Ben van Berkel and UNStudio have collaborated with a multidisciplinary team including Goudappel Coffeng (mobility consultants), GeoPhy (data specialists) and 2getthere (automated transit systems) to produce a study examining the future of infrastructure and city development for the area around Amsterdam’s A10 ring road and the Leylaan district.
Proposals resulting from the study comprise a new multimodal transportation hub located at the intersection of Cornelis Lelyaan and the A10, and new urban districts flanking the highway that will link to adjacent neighborhoods while provided a much needed new address in Amsterdam.
Currently, the A10 ring road acts as a barrier between the inner and outer cities, and has rendered adjacent sites as uninhabitable and vacant. As a result, the study was commissioned by The Royal Institute of Dutch Architects (BNA), in consultation with the Rijkswaterstraat and Amsterdam City Council, to discover potential strategies for revitalizing the district through an improved infrastructural system.
The result of the study shows solutions that “reconcile the disparate nature of the highway and the city through the injection of new programmes and amenities,” and reconnect to surrounding neighborhoods through increased accessibility.
The envisioned transportation hub will serve as a modal change point that will allow users to transition between different forms of transportation: from private vehicles to public transport; gas engined vehicles to electric mobility; or from driving to walking and cycling. The hub will also serve as a stop for Amsterdam’s new CityPods system, an alternative to mass-public transport that provides a direct connection to the city center.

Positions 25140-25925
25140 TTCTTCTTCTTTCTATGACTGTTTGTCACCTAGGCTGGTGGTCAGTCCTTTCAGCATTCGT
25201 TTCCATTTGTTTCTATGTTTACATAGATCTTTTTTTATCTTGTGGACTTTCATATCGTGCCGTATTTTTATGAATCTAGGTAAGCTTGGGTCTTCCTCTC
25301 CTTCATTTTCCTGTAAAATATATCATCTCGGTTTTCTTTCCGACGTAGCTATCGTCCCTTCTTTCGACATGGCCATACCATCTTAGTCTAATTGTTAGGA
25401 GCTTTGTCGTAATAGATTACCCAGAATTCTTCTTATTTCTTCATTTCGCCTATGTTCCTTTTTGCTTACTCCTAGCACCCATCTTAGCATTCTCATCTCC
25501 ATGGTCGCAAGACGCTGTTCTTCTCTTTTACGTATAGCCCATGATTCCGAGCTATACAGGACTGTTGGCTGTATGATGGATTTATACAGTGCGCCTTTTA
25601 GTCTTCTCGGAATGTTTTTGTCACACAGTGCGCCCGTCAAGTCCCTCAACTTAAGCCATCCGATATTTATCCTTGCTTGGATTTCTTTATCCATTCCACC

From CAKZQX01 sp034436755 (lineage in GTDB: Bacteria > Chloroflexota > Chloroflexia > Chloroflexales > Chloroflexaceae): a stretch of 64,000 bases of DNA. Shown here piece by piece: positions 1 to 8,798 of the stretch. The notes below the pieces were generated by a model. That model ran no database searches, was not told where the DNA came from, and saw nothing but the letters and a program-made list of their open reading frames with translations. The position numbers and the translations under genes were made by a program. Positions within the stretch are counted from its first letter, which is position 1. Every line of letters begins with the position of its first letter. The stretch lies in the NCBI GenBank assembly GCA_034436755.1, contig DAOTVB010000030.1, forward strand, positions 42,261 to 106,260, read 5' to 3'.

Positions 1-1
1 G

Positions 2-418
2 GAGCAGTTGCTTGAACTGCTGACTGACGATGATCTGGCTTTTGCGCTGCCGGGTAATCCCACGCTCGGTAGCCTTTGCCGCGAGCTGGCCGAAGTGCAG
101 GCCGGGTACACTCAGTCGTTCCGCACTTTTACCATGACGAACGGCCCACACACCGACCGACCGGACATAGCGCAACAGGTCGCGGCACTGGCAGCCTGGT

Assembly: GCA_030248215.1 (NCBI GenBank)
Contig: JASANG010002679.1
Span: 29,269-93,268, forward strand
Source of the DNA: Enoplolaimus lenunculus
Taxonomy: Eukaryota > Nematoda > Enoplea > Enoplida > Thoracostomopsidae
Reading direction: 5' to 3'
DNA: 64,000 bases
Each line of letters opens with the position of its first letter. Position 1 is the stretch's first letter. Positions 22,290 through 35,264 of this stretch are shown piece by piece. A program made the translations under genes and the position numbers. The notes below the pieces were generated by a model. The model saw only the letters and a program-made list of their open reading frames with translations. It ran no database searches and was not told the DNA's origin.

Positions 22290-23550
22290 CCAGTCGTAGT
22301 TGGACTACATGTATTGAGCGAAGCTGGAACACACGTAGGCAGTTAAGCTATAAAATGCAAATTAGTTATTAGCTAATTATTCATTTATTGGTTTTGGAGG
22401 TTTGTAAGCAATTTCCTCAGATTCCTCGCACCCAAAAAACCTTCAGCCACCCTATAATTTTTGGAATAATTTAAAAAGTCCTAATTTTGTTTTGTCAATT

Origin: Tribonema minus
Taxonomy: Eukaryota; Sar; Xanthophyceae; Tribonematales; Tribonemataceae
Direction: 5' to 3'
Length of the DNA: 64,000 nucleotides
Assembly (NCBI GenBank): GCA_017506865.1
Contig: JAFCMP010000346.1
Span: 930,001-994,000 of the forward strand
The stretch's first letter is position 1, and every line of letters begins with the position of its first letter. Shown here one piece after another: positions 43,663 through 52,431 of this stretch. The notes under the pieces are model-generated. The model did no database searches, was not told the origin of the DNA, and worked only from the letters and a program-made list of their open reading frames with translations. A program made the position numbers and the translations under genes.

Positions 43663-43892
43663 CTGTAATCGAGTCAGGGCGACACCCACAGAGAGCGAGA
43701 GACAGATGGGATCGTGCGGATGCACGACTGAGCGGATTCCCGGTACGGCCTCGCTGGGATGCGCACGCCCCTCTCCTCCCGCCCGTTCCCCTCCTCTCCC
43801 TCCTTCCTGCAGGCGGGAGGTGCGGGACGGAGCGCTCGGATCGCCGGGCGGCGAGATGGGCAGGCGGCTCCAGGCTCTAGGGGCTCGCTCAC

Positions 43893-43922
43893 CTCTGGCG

Inside the hub, restaurants and retail will be featured to activate the space and make the district a destination. The hub will also contain a charging station for electric vehicles that could double as an energy supply center for surrounding neighborhoods during peak hours.
“We are currently transitioning into an age of on-demand transportation, where in the near future different modes of transport will be blended according to need, environmental impact, rush hour direction, traffic jams and other parameters,” explain UNStudio in a press release. “With traffic speed on the A10 reduced considerably, traffic volumes managed through innovative solutions such as flexible lanes and the implementation of new road surface and car technology that reduce air and noise pollution, habitation on the A10 will become desirable.”
The new urban developments will be organized into five new areas around the transportation hub, providing 8,400 new residential units within a total built area of 750,000 square meters. These developments could be built in phases, which would allow construction on the project to begin immediately while leaving room to adapt to future market fluctuations.
Complementing the new residential areas, the Amsterdam A10 proposal includes the introduction of new "human-centric urban environments."
“With underground and above ground connections there will no longer be a prevailing concept of the inner/outer ring,” explain the architects. “The proposal is premised on streets and pathways that favour pedestrians, a density of people and buildings that create liveliness and a mix of uses and provision of amenities with a robust network of public spaces that allow for a strong social infrastructure and job creation opportunities.”
News via UNStudio.